“Excuse me,” Iida says, clearing his throat and saving both Shouto’s composure and possibly Endeavor’s entire career, and by extension the fate of the entire country, “Todoroki and I have class very soon. Would it be possible for him to come back later if there’s still more to be done? He’s not hurt very badly, is he?”
Recovery Girl checks her wristwatch, and sighs, and the moment breaks. Shouto shakes his head when she’s looking at him again, and she accepts this noncommittal response to a very serious question. “Come back if you need to rest during the day,” she says, and steps away from the cot.
Shouto nods, and pulls his jacket on, and all but flees for the door, drawing Iida after him.
Breaking into the hallway takes immense pressure off of Shouto’s shoulders, and he lets out a long-stale breath as Recovery Girl’s office fades into the distance. When he can find his words again, he mutters, “Thanks,” to Iida.
Iida, hands gripping the straps of his backpack, not exhibiting his normal exuberant gestures, just says, “Of course,” and that’s the extent of the words that he and Shouto trade.
Weakness, now embedded in Shouto’s ribs, makes him wish that Iida would reach out and hold onto his arm again. But this time, Iida keeps his hands to himself.
Of course, as is Shouto’s luck, getting away from Recovery Girl’s clutches turns out to be more complicated than that. Shouto sits through homeroom feeling like a bug pinned under Aizawa’s occasional pointed stares, and isn’t surprised when Aizawa asks him to stay behind when the bell rings.
As his classmates file out of the room, a couple of them shoot Shouto curious or nervous glances. Kaminari grimaces at him, commiserating with him because he’s been held back more than a few times to be lectured. Harder to ignore is when Midoriya blinks big, apprehensive eyes at Shouto as he drifts out of the classroom arm-in-arm with Uraraka.
Shouto remembers Midoriya’s emphatic “no” when Iida suggested telling Aizawa the truth. This memory doesn’t bring Shouto any peace of mind at all.
When there’s no one around to overhear, Aizawa folds his hands together and says, “Recovery Girl let me know about what she saw this morning.”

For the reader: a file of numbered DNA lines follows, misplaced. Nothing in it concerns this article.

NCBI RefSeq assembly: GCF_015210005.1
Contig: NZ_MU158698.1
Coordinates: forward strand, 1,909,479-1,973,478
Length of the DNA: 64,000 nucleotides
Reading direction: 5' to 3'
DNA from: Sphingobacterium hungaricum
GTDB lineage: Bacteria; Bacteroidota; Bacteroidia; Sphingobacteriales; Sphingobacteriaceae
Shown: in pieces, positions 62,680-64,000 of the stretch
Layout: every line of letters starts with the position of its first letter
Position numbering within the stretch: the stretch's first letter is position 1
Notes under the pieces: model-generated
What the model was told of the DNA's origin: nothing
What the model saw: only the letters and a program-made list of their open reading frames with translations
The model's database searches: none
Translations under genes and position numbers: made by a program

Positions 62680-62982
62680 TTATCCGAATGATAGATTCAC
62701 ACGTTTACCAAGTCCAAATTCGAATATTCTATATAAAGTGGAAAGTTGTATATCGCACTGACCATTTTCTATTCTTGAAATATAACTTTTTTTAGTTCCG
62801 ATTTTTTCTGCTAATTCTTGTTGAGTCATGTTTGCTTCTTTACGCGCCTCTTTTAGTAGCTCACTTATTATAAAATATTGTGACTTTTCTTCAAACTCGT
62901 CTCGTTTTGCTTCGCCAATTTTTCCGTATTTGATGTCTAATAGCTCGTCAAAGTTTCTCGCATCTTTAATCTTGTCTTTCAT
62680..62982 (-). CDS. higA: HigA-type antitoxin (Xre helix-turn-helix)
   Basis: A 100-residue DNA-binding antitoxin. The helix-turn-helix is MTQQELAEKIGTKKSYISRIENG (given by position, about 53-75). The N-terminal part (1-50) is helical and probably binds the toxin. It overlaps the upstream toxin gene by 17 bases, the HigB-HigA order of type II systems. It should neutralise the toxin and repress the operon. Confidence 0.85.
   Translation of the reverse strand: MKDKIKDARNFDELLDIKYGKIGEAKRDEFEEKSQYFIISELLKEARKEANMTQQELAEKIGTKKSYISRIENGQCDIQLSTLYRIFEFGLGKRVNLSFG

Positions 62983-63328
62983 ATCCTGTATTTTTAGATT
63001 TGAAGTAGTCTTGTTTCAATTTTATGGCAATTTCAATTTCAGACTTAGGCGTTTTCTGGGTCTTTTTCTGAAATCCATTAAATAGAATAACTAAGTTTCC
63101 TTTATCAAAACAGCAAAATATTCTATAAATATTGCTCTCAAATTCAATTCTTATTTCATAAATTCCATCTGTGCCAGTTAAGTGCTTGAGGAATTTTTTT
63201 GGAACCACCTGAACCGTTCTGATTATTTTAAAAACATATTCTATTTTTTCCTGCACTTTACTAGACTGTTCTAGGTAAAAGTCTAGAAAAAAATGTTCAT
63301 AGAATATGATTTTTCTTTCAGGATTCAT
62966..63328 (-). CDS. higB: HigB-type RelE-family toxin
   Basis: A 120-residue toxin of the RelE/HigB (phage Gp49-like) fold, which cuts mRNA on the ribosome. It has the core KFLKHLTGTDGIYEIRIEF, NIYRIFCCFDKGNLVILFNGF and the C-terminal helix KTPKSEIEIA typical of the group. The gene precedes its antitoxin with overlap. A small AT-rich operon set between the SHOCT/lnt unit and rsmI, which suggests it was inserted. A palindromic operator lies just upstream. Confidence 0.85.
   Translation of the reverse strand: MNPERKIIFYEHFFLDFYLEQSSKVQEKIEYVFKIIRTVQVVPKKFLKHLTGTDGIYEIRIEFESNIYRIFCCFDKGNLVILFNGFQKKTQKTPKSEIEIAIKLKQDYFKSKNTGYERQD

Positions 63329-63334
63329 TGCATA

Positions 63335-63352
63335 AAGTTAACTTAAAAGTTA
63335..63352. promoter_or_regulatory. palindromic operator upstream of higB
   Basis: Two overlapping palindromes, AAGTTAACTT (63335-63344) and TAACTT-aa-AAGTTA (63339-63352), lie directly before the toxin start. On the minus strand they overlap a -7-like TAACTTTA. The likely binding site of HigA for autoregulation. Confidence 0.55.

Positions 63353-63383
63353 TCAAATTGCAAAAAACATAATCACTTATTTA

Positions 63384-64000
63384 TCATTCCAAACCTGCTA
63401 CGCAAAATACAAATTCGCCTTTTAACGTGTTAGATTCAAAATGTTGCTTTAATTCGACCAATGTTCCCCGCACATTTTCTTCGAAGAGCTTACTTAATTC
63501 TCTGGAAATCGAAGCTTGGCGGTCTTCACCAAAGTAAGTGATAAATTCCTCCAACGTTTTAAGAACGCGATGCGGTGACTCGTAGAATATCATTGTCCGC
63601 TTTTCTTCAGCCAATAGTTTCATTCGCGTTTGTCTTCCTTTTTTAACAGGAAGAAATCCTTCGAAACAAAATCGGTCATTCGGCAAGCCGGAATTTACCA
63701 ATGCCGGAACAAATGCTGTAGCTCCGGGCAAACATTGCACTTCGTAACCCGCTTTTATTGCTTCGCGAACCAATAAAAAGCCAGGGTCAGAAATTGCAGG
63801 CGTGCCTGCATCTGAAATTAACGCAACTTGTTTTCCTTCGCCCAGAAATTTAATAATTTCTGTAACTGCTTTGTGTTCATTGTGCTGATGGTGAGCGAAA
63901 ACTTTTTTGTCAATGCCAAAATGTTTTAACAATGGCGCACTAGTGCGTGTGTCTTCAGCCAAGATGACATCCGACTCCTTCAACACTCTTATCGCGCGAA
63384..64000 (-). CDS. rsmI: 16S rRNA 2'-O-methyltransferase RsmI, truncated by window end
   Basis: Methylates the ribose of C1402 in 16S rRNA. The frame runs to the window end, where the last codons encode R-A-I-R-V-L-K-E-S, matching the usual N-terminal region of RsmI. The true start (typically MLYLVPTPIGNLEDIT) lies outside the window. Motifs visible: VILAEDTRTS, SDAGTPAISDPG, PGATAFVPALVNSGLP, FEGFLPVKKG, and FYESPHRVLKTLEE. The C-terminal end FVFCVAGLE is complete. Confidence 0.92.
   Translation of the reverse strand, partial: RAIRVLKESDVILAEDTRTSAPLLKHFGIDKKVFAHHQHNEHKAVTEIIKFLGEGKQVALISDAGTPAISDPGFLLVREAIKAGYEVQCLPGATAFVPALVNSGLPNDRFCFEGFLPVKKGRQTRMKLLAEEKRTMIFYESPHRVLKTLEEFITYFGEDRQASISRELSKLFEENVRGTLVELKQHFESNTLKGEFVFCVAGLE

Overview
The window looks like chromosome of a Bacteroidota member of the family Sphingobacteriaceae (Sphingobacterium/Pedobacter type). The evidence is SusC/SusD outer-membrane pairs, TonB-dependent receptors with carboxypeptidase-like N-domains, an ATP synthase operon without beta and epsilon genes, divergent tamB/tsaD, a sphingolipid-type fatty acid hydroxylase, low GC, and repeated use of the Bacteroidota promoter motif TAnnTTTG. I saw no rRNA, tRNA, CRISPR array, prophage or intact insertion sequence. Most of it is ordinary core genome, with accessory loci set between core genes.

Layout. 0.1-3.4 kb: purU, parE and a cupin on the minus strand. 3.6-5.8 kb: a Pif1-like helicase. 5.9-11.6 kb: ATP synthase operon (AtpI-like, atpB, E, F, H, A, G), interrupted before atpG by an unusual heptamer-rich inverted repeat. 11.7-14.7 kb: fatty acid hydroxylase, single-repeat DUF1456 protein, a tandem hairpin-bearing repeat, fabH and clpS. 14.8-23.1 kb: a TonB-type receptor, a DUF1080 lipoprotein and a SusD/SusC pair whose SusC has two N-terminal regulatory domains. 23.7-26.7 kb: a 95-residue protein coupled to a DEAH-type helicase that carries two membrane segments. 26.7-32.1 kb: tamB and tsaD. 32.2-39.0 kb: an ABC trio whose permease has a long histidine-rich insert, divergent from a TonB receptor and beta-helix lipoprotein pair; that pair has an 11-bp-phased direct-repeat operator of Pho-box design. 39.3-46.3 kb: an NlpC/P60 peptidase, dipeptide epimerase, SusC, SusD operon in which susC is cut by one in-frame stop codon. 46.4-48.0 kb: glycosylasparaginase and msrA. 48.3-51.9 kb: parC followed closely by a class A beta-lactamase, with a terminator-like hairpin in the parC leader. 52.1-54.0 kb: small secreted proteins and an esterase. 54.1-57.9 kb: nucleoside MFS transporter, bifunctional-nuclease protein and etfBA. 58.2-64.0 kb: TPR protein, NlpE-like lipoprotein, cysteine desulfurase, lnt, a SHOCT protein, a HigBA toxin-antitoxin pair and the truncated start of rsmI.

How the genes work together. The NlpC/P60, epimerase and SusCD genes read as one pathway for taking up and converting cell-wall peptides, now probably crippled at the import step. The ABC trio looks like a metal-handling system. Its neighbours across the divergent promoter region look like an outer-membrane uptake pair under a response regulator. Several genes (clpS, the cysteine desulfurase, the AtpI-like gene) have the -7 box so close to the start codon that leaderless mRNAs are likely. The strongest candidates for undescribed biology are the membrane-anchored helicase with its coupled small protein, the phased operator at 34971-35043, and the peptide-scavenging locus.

Shouto keeps his expression distant, uninvested in the conversational topic. He signals neither recognition nor disagreement.
“Was this you...sparring with Yoarashi again?” Aizawa asks him, in a weird, gentle, please-don’t-run-from-the-room-crying sort of tone that he uses with people who are two hundred times more emotionally volatile than Shouto, like Aizawa’s daughter, or maybe Aoyama.
Shouto bristles at the implication that he is in any way emotionally similar to Eri. He can’t make himself answer Aizawa directly, though, because any answer he gives is just going to dig himself deeper into the lie that has become his life.
He crosses his arms over his chest.
Aizawa sighs, and rubs his eyes. “Todoroki. I’m not asking because you’ll get in trouble. I want you to be safe.”
“It’s just training,” Shouto says, staring Aizawa down. “Villains aren’t going to take it easy on me in real life.”
Those are partially words that Aizawa has said to his class, but they’re also words that have been shouted at Shouto over roaring flames and boiling heat for more than a decade now. Shouto knows that he’s right like he knows the sun comes up in the morning.
“There’s a difference between training that’s going to help you, and training that’s only an excuse for someone to hurt you.” Aizawa holds up his own arm and gestures to it vaguely, which is probably a reference to the fingerprints that are set into Todoroki’s arm. “You don’t deserve this. It makes it worse that this is coming from someone who is supposed to care about your well-being.”
Shouto shouldn’t have said Yoarashi was his boyfriend. He’s beginning to suspect that Aizawa, as a wild outlier, thinks that violence from one boyfriend to another is just as bad as violence from father to son.
“Okay,” Shouto says, even though he doesn’t see eye-to-eye with Aizawa at all, and he’s sure Aizawa can tell. “Am I dismissed?”
Aizawa sighs, and gestures vaguely at the door, and Shouto leaves with calm, measured steps on the tile. The conversation isn’t brought up again that week, and slowly, Shouto becomes able to ignore the occasional concerned glances that Aizawa bestows on him.
Sunday mornings at home are a slow, soft calm before the storm. This morning, the house, as always, is silent save for Fuyumi’s footsteps padding down the hall occasionally, because his father has late patrols on Saturday nights and sleeps in until the early afternoon. Shouto has taken to tucking himself into the most hidden corner of his room, the one that’s mostly obscured by the wardrobe, and working as efficiently as possible through his homework.
Sometimes he puts on a soft playlist, perhaps the gentle one that Asui had made for him to try and bring him down from his shakiest days. Today, he sits in silence, listening to the rustle of trees outside and the occasional car whooshing past on the street. His phone lies forgotten on his bed. He isn’t much in the mood to talk to anyone right now.
Someone, though, seems intent to talk to him. Shouto blinks out of a haze of history homework and hears his phone vibrating softly across the room, over and over and over and over. Frowning, he drags himself up to his feet, retrieving the phone and then settling back into his safe corner with his prize.
Every notification on his screen comes from Yoarashi.